Many of the jurors called on the first day of questioning indicated that they had checked 'unsure' about their views on the death penalty when they filled out their jury questionnaire last week.

During questioning, the judge tried to get them to clarify this position and described possible scenarios where, even if they say they're generally opposed to the death penalty, they could impose it.

Ultimately, Judge O'Toole got them to admit that there were extreme scenarios that they would be in favor of the death penalty. For example, a few jurors who said they were anti-death penalty said they could see somebody being put to death justifiably if their own kids had been killed.

While it was unclear if they were being dismissed for good, the questioning usually ended when it was clear a juror could not be swayed from their opinion that they would never impose the death penalty.

More men than women have been called so far.

The first eight jurors called Monday were men, appearing to range in age from twenty-somethings to middle aged.

Of the 20 jurors called on the first day, 13 were men and 6 were women.

Death penalty expert David Bruck is arguing vehemently that the judge questions jurors about sentencing in a terrorism case.

Mike Hayes@michaelhayesFollow

Death penalty expert David Bruck is arguing vehemently that the judge questions jurors about sentencing in a terrorism case.

10:34 AM - 15 Jan 15ReplyRetweetFavorite

They’re not going to ask about Charlie Hebdo.

Paris was only mentioned one time on Monday. The first juror of the day said he saw a news report on the Charlie Hebdo attack. But after he said he didn't read it, the judge didn't press him for his views on it.

Judge O'Toole made it clear a few times that he is sticking to follow up questions related to the questionnaire that the jurors filled out last week. And, as the attacks in Paris happened well after that survey was created, there was no question about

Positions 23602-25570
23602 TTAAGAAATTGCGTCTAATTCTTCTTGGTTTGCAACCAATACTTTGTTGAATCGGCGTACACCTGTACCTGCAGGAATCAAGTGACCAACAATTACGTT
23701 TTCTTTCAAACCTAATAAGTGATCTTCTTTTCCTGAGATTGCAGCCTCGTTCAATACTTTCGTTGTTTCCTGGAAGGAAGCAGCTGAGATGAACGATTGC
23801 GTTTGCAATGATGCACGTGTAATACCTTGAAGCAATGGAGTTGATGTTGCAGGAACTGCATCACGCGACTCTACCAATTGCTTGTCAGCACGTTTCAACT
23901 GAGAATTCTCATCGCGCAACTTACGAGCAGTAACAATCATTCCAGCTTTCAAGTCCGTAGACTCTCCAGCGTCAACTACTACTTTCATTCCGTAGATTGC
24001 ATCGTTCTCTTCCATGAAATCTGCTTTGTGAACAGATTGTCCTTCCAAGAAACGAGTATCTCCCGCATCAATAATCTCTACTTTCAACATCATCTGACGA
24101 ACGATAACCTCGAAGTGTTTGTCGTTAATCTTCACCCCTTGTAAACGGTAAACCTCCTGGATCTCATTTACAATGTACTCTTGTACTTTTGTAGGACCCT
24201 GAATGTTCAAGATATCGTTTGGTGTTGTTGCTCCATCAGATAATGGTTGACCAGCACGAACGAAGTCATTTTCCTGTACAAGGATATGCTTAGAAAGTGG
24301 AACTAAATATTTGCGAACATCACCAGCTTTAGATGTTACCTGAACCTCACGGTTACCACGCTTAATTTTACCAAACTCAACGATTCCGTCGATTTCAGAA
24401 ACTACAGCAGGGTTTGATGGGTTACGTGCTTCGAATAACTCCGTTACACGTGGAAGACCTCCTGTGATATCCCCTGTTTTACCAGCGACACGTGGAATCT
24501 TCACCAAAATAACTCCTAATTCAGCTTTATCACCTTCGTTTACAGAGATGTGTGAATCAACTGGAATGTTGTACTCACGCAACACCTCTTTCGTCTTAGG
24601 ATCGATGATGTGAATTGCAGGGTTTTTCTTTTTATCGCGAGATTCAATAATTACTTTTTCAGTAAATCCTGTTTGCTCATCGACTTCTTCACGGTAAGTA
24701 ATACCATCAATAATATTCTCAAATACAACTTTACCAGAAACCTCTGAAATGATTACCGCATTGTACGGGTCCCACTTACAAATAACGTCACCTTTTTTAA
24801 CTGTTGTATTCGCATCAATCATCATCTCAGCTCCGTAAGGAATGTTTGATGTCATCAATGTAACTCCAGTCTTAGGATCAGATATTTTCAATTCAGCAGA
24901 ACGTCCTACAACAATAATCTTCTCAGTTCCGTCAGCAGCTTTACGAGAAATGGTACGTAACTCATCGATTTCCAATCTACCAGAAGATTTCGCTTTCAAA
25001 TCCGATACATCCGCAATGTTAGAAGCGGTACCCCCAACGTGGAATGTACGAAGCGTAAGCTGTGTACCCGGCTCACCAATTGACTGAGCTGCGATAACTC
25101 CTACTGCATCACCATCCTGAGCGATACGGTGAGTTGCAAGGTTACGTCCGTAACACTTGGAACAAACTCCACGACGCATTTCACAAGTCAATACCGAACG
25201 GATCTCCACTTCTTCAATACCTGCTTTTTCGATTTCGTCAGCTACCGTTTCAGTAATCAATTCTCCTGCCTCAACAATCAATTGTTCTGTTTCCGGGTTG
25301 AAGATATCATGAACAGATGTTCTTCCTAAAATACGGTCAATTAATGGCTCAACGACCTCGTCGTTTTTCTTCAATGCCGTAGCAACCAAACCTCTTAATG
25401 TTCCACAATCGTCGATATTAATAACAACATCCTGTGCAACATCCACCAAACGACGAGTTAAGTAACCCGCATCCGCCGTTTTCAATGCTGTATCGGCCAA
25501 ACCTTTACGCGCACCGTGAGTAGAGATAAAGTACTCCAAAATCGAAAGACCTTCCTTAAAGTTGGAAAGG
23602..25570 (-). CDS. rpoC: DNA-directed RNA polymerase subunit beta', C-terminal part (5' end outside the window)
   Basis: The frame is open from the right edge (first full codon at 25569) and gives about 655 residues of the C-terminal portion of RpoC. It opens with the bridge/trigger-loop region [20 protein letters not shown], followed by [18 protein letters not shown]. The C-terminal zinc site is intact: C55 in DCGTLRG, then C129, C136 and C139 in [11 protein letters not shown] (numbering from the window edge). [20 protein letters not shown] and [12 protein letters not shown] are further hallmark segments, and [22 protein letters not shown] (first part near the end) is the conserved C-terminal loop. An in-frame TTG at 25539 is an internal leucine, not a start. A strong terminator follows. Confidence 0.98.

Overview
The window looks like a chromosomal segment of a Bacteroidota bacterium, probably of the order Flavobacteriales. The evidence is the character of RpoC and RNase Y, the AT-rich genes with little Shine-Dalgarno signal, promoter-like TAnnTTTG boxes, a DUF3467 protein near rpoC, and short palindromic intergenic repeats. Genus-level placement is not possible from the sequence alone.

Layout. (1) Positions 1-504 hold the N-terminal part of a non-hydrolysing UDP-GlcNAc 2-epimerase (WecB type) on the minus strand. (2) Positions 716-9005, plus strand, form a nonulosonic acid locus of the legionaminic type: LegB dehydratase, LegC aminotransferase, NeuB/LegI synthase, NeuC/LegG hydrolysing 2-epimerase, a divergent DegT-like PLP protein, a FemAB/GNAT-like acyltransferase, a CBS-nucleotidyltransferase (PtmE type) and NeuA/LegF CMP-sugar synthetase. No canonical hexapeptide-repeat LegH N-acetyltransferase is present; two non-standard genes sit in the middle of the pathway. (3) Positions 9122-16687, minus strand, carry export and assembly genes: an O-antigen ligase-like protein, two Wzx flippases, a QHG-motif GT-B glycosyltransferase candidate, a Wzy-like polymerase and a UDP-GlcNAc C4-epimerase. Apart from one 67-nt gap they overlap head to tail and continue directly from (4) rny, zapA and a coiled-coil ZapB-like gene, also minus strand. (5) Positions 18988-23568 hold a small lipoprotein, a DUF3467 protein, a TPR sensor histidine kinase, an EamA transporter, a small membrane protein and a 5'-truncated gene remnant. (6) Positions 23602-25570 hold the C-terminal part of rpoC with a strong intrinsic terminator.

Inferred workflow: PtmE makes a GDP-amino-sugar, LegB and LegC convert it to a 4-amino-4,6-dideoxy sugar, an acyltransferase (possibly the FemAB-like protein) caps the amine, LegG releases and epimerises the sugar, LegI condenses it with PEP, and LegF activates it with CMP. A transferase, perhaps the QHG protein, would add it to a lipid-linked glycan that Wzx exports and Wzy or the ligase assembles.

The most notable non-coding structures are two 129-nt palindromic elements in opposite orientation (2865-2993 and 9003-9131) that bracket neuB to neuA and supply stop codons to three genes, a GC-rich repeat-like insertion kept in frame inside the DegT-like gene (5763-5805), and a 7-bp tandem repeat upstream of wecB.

Even when the judge asked several jurors about their views on Muslim treatment around the world and the "war on terror," Paris never came up.

If prospective jurors are carrying any prejudice related to the Charlie Hebdo attacks, as the defense argued when they motioned to delay jury selection for a month, we'll probably never know.

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BOSTON — The first juror up at individual questioning — a twenty-something white guy who works in advertising — was asked by the judge to talk about his living situation. He told the court that his roommates told him how cool it was that he might get the chance to sentence Tsarnaev to death.

"I would sentence him to death, but not because of them," the prospective juror said.

The man went on to discuss how he just got a promotion and if he were picked for the jury his company told him he wouldn't lose his job, but he would not retain his role as account manager on their prominent MasterCard and Mercedes-Benz accounts.

When asked about his social media use, he said he used Reddit and commented on the Boston Marathon bombing thread during the lockdown.

Eight of the first nine jurors questioned Monday were men, ranging from millennials to middle-aged. They included a deli owner, a project manager at John Hancock, a software contractor, a limo driver, a make-up artist, and a college professor.

Each was questioned about their employment status, social media use, if they thought the war on terror was overblown, and, most consistently, their opinion toward the death penalty.

No jurors have been asked yet about the alleged terrorists attack in Paris last week. Charlie Hebdo only came up one time during questioning when one juror said he saw a report on the shooting, but did not read it.